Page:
Monday, August 02, 2010
BPN 1425 KPN responds to poor FTTH uptake
Nevertheless, at the end of 2009 the company announced that FttH was indubitably the superior technology, and that it would invest some €1.3 billion to expand the number of FttH-connected homes, essentially concentrating on FttH instead of expanding FttC. Despite this appropriate emphasis on FttH, the company is still struggling to convince most customers to sign up.
This is partly due to poor marketing, but also – and ironically – due to the success of its VDSL roll-out. VDSL serves the last mile, and large-scale roll-outs began in earnest from January 2008. The VDSL network is capable of providing up to 30Mb/s, and delivers IPTV to 80% of households and HDTV to 70%. The company plans to expand the VDSL footprint to ‘outer suburbs’ (completing this job by the end of 2011) and so increase IPTV coverage to 88% of households, but otherwise there will be no further roll-out of FttC.
In poorly marketing FttH, KPN targeted what it refers to as ‘sub-optima’ customers in its roll-out areas, or a demographic less interested in services delivered or less able to afford them. The pricing for bundled packages was also set too high, which has dissuaded many consumers from switching from their existing DSL service (considered by many to be acceptable for their needs). In reality, only about 9% of customers capable of receiving FttH sign up for the service, though this is an improvement on the 2.7% sign-up of the first quarter of 2009.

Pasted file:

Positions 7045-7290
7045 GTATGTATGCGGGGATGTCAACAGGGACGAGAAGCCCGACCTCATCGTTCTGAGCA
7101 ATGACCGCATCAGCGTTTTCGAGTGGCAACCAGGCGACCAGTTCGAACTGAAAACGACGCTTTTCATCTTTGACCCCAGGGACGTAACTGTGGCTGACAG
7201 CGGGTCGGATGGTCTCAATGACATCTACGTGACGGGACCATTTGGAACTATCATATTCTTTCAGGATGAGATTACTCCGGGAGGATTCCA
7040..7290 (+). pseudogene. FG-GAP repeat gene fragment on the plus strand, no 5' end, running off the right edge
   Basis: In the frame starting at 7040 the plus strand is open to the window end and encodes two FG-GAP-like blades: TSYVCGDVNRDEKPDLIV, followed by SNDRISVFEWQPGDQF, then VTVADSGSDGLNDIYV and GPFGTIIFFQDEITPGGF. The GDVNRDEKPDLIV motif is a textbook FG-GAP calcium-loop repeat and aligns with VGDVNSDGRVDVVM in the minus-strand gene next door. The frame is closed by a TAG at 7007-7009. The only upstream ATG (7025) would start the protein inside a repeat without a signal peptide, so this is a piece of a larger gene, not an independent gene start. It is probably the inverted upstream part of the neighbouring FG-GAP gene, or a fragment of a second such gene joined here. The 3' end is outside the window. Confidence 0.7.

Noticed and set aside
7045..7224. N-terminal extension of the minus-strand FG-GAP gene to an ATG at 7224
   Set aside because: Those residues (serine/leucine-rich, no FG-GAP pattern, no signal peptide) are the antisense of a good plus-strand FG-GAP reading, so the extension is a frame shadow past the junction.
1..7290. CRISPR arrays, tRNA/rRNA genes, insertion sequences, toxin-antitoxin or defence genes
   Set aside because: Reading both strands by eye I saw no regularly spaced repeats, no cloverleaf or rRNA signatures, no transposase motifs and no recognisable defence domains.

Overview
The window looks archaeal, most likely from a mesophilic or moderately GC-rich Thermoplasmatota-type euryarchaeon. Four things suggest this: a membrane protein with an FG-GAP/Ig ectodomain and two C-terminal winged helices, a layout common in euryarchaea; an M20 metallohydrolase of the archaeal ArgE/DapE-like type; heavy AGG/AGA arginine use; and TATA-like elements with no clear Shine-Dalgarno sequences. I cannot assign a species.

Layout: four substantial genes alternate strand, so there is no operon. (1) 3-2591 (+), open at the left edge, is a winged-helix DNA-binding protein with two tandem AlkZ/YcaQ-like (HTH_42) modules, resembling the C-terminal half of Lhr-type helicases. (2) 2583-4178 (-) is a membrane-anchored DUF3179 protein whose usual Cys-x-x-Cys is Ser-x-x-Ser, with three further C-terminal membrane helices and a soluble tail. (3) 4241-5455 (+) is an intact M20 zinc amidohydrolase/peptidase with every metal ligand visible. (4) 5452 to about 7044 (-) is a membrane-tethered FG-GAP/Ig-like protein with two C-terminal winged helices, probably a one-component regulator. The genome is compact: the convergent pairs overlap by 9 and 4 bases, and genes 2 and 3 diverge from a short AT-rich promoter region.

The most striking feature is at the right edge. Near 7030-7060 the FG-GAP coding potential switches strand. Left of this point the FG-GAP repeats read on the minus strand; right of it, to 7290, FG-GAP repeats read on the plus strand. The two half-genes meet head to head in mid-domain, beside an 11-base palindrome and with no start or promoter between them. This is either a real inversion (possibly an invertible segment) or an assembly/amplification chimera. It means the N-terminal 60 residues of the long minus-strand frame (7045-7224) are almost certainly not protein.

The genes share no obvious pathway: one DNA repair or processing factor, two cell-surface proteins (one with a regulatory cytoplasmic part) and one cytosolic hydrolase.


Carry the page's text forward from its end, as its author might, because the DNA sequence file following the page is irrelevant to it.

To address these poor figures, KPN has set in train a number of measures to reduce its pricing and improve the way it targets and sells to customers. It aims to reach a 60% sign-up rate of activated homes and at least 250,000 customers by 2012. Prices for its FttH tiers (from this month) have fallen by €10 per month. Yet the difference between VDSL and FttH offers, if anything, is less pronounced than before. In the pre-July pricing structure there was a €5 difference between a 20Mb/s Premium VDSL offer and a 50Mb/s Silver FttH offer. There is still a €5 difference between these two in the new pricing structure, but VDSL has been ramped up to 40Mb/s. The inclusion with FttH of an additional TV receiver, HD recording capability and more IPTV channels may be enough to tempt some customers, but KPN’s experience thus far is that the majority of customers, if they are happy enough with their service, will not switch. To address this, the company aims to improve it fibre delivery mechanism, shortening delivery times and improving its ‘first time right’ ratio. The company at least needs to convince customers that switching from copper to fibre is seamless, that there are real benefits for households’ use of IP-delivered services, and that it will not cost them more.